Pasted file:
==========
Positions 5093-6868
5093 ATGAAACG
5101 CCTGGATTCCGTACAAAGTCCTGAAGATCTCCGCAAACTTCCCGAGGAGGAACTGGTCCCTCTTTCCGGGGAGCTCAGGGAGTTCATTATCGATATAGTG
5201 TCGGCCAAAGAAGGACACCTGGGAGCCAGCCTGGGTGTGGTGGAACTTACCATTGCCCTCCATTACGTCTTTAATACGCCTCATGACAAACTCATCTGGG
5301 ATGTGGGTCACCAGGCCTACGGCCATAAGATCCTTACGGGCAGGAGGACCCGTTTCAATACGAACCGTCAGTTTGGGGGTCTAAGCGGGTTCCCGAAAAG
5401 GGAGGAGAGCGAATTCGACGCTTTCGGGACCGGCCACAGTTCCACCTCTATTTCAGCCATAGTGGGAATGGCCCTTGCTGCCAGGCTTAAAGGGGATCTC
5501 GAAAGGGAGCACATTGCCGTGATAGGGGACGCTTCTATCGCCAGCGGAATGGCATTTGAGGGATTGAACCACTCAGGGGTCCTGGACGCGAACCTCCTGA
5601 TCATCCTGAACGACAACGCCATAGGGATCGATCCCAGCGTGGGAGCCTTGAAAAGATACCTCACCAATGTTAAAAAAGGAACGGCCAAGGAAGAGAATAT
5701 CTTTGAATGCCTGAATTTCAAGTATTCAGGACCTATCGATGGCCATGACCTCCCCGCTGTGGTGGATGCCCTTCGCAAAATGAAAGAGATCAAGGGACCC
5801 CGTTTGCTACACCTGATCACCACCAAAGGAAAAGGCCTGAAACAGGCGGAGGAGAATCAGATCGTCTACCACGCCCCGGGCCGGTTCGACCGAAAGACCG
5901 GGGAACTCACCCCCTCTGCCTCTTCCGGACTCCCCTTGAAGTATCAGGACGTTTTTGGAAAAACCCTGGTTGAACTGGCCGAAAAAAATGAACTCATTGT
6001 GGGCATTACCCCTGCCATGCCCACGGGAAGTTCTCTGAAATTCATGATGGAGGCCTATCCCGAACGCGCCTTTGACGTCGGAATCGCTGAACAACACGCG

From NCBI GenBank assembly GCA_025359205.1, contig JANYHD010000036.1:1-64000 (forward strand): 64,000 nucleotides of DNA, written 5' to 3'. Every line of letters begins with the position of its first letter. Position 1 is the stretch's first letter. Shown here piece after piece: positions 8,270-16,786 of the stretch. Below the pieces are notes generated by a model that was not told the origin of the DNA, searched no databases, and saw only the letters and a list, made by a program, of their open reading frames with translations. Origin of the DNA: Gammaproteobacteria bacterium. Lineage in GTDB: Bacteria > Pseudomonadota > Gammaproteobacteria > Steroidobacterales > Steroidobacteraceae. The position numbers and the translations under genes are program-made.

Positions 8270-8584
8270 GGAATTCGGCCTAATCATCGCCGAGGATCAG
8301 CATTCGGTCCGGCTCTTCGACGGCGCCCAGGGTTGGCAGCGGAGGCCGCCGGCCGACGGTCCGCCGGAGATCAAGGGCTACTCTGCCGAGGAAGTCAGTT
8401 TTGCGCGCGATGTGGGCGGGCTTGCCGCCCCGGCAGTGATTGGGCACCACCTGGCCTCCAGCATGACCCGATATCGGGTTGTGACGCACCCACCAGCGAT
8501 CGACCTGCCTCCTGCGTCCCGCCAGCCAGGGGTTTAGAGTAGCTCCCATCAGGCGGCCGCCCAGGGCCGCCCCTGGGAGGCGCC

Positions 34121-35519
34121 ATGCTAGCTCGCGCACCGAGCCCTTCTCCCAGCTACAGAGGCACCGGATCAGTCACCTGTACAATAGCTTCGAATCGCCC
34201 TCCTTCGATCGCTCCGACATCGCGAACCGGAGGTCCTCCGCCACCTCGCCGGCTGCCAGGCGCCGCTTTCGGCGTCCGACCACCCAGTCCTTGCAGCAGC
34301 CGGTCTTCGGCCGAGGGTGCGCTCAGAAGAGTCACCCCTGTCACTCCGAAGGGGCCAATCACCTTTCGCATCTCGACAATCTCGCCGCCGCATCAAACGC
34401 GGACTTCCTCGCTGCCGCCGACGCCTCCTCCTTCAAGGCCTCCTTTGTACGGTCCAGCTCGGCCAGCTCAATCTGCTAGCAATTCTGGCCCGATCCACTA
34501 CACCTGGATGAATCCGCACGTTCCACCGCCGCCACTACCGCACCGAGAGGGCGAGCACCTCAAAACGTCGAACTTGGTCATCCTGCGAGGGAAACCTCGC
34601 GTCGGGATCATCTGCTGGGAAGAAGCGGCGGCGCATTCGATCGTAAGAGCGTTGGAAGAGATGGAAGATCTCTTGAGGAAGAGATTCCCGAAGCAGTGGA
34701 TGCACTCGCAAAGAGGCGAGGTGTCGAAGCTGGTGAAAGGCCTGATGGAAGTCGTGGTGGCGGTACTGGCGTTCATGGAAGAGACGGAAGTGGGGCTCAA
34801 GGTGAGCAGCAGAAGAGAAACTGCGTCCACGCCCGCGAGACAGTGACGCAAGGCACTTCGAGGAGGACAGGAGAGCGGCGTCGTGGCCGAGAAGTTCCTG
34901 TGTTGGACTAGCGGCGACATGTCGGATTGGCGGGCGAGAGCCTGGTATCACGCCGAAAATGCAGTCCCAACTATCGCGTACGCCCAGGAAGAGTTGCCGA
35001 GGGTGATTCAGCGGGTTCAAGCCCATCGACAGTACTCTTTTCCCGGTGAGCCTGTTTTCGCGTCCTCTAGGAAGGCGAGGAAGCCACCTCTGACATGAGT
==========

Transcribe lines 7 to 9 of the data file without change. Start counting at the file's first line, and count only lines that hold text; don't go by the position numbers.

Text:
5501 GAAAGGGAGCACATTGCCGTGATAGGGGACGCTTCTATCGCCAGCGGAATGGCATTTGAGGGATTGAACCACTCAGGGGTCCTGGACGCGAACCTCCTGA
5601 TCATCCTGAACGACAACGCCATAGGGATCGATCCCAGCGTGGGAGCCTTGAAAAGATACCTCACCAATGTTAAAAAAGGAACGGCCAAGGAAGAGAATAT
5701 CTTTGAATGCCTGAATTTCAAGTATTCAGGACCTATCGATGGCCATGACCTCCCCGCTGTGGTGGATGCCCTTCGCAAAATGAAAGAGATCAAGGGACCC